- Bioethanol fireplaces
- Wood-burning fireplaces with external air intake
These fireplaces often feature a built-in fan system to help circulate the heated air so that the space occupied by the fireplace is evenly heated. The heat spreads without the accompanying smoke, which minimizes potential smoke damage. Additionally, by increasing heat penetration into the room, fireplace blowers help you save on your heating bills.
Many of these fireplaces also come with several features designed to simplify safety. These may include:
- Automated shut-off: this allows you to set a specific timer or temperature for the fireplace to shut off automatically.
- Safety shut-off: a feature that shuts off the fireplace if it’s knocked over.
- Overheat protection: this automatically cuts the power off when temperatures get too high.
Safety features prevent the risk of fires, which can grow large and turn deadly.
Benefits of Installing a Fireplace on an Exterior Wall
Fireplaces today don’t necessarily have to be located on an exterior wall. But this installation practice has its benefits, including:
You can install an air barrier behind fireplaces mounted on exterior walls to keep the hot air within the room by stopping airflow between the interior and outside environments. When used together with insulation, air barriers improve thermal performance for increased fireplace efficiency and reduced energy consumption. Consequently, you can enjoy the warmth of your fireplace for longer while saving money on energy bills.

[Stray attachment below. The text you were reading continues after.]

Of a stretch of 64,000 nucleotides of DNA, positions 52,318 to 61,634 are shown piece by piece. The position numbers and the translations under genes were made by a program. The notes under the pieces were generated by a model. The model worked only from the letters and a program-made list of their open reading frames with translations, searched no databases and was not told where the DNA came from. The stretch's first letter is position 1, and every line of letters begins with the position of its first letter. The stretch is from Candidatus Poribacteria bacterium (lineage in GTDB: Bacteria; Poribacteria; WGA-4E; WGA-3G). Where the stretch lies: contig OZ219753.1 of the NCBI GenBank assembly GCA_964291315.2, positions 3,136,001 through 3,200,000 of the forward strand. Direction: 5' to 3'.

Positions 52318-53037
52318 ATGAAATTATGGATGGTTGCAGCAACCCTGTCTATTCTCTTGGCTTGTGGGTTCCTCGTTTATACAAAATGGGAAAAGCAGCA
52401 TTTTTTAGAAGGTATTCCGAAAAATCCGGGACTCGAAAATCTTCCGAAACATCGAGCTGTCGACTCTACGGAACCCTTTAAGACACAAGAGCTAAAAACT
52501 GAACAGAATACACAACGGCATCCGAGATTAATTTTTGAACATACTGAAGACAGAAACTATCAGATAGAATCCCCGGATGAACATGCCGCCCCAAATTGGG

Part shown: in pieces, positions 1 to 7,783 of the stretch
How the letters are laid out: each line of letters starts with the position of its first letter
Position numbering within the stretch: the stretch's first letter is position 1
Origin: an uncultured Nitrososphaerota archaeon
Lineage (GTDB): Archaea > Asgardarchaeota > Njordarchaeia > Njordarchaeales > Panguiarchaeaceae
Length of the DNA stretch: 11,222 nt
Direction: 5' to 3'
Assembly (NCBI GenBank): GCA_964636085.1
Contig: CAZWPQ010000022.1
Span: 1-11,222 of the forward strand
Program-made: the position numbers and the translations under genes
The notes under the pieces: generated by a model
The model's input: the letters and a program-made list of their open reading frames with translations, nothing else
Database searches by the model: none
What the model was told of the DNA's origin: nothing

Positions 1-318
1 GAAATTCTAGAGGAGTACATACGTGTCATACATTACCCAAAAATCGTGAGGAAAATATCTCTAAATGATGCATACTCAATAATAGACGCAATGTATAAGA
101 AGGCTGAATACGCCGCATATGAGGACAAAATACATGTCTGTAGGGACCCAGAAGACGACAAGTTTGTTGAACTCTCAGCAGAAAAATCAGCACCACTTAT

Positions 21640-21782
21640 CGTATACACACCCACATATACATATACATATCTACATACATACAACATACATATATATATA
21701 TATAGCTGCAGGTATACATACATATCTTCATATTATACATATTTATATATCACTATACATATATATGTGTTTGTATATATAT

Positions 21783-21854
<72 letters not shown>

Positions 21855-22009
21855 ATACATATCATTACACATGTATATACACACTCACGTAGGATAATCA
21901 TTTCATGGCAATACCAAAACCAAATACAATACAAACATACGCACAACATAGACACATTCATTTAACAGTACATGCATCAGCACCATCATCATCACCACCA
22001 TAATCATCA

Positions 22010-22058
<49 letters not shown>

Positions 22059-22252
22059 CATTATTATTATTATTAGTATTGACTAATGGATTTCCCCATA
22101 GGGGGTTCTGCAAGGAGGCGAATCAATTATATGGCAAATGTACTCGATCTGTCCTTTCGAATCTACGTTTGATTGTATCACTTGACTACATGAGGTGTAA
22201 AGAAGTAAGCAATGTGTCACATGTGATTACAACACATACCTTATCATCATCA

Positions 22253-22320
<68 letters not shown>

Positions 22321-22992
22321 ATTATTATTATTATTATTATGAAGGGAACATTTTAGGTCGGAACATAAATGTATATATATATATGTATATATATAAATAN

A fireplace’s purpose is to keep your family warm and home toasty in cold weather. Certain practices can ensure it performs this task safely, but accidents happen. Should a house fire caused by a fireplace occur, it’s less likely to spread to other areas of your home if the fireplace is located on an outer wall.
Positioning a fireplace on an exterior wall allows you to combine visual appeal and functionality in your home design. That’s because it gives more room for design flexibility, even in small spaces. As such, your fireplace can anchor your space beautifully while giving you extra warmth in the winter.
It’s easier to troubleshoot fireplace issues such as chimney blockages or clogged vents when the fireplace is on an exterior wall. As a result, you spend less time, money, and effort maintaining your fireplace to ensure everything is functioning correctly.
Installing your fireplace on an exterior will reduce project costs, as exterior walls are typically more accessible than interior walls. For this reason, installation costs will be lower since you’ll save money on materials and labor without compromising quality and performance.
Whether or not you should have your fireplace on an exterior depends on various factors. For instance, a wood-burning fireplace will function reliably if the chimney is within the highest point of the house envelope. And in most homes, this is on an interior wall.
You also have project costs to consider. Exterior walls are easier to access and, therefore, vent. So installing a fireplace on a perimeter wall will be less costly. Feel free to consult a professional if you need further help deciding where to install your fireplace.
- ICC Digital Codes: 2015 International Residential Code (IRC) – CHIMNEYS AND FIREPLACES
- Wood Heat Organization: Best Practices for Woodburning Fireplace installation
- Performance Systems Development (PSD): Fully-Aligned-Air-Barriers-and-Air-Sealing.pdf
- Burning Log: Electric Fireplaces: A Safe and Efficient Option